The South African government is denying access to the Russian navy's nuclear-powered heavy missile cruiser, Pyotr Velikiy. This mean machine was meant to spend 3 days in Cape Town enroute to Libya, where Russia just sold $2-b in weaponry... (video)
The cruiser is already enroute to Cape Town. It's actually just stopping by for three days enroute to Libya - where its leader Qadaffi has just signed a $2-billion arms deal with Russia to purchase surface-to-air missiles and other modern weaponry. Libya plans to spend another $9-billion on new submarines, aircraft and surface-to-air missiles in Russia. This huge order will keep the Russian military-industrial complex in jobs for years.
South Africa's national Nuclear Regulator Gino Moonsamy told the South African Press Assocation that the flag cruiser from the Russian Federation was being denied access to Cape Town harbour because its documentation was not in order, and until the proper documentation was submitted, it would be deemed unsafe.
The South African navy is deeply disappointed that its own government refuses to accept the safety certificate from Russia's nuclear regulatory authority and other documentation which had been submitted in December in preparation for the visit. However, said a SA Navy spokesman, it would continue to prepare for the Russian navy's three-day visit, hoping the refusal may still be reversed once the documentation problems has been cleared up.
Indian Navy exercises:
A Russian Navy spokesman told me today that the Pyotr Veliky will sail down Africa's west coast and pass the southern tip of the continent, visiting Cape Town for three days, before joining up with warships from the Pacific Fleet for the INDRA-2009 joint exercises with the Indian Navy.
The Admiral Vinogradov, an Udaloy class destroyer, a tugboat and two fuel tankers have almost reached the Indian Ocean, having left Russia's Far East two weeks ago.
Libya ordering $11-billion's worth of air defense systems, combat aircraft and warships from Russia next:
After its Cape Town visit, the naval task force from Russia's Northern Fleet, led by the nuclear-powered missile cruiser Pyotr Veliky , will next visit the Libyan capital October 11-13.
Libyan leader Muammar Qaddafi paid an official visit to Russian Dmitry Medvedev from October 31 to November 2 last year - to discuss the modernization of Libya's weaponry, delivered during the Soviet era.
Mikhail Dmitriyev, head of the Federal Service for Military-Technical Cooperation, said that oil-rich Libya was particularly interested in buying new air defense systems, combat aircraft and warships.
Libya used to be one of the key buyers of Soviet arms with estimated deliveries worth $20 billion. Moscow supplied Tripoli with about 300 combat aircraft, up to 4,000 tanks, dozens of air defense missile systems, warships and small arms. At present the outdated equipment desperately needs modernizing, said Dmitriyev.
The lifting of sanctions in 2003, imposed on Libya by the UN in the early 1990s over its suspected terror links, reopened a promising arms market for Russia, estimated at $11 billion, he said.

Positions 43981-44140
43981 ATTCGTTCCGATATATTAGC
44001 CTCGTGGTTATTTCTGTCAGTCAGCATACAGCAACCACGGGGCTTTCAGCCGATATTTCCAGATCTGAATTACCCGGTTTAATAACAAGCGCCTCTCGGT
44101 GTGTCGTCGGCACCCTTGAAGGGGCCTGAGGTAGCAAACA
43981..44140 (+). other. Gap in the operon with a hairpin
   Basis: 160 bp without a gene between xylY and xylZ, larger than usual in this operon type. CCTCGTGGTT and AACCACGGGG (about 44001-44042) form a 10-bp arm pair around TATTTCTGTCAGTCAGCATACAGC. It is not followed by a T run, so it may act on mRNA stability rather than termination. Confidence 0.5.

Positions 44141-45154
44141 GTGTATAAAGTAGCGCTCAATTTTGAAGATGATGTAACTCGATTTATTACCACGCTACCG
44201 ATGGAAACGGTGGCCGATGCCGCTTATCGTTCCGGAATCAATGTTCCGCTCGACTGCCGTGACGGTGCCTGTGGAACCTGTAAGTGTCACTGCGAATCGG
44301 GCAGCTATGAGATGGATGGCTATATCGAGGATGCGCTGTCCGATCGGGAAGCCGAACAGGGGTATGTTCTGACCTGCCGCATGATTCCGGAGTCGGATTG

Libya's armed forces are already 90% equipped with Russian weaponry -- outdated MiG-21, MiG-23, MiG-25, Su-17 and Su-24 aircraft; sixty S-125 Pechora air defense missile systems. They want to upgrade these with Russian S-300PMU-2 or Tor-M1 systems. Libya also as interested in Russia's newest Project 20382 corvette and Project 636 diesel-electric submarines.
A new $2-billion arms deal was apparently signed during Qaddaffi's visit, according to Russia's Vedomosti business daily in October.
Capt. 1st Rank Igor Dygalo, speaking for the Russian Navy, said Russia currently has three naval task groups on tours of duty in the world's oceans.
Strait of Gibraltar:
Another naval task force from the Northern Fleet, led by the Admiral Kuznetsov aircraft carrier and including the Admiral Levchenko destroyer, recently left the Portuguese capital, Lisbon, and is heading to the Strait of Gibraltar.
Russia announced last year that its Navy had resumed and would build up a constant presence in different regions of the world's oceans.
The Pyotr Velikiy was indeed judged unfit for service five years ago, the Russian naval spokesman said -- when then-Russian admiral Vladimir Kuroyedov had caused an international stir when he'd warned publicly that the cruiser was 'being poorly maintained'. However since that time, the Russian navy has worked with the international nuclear regulation agency to get all its certification documents up to date, its spokesman said.
South Africa's navy had submitted a formal application to the nuclear regulator in December with the Russian navy's updated documentation -- to allow the cruiser to visit Cape Town from January 9 to 12. The South African nuclear regulator waited until just three days before its visit, when it's already cruising down Africa's west coast, and is nearing Cape Town harbour, to refuse it entry.
The Pyotr Velikiy is heavily armed, carrying both surface-to-air and surface-to-surface missiles, including 20 long-range Granit anti-ship missiles.It is powered by two 300MW nuclear reactors, and has auxiliary steam boilers.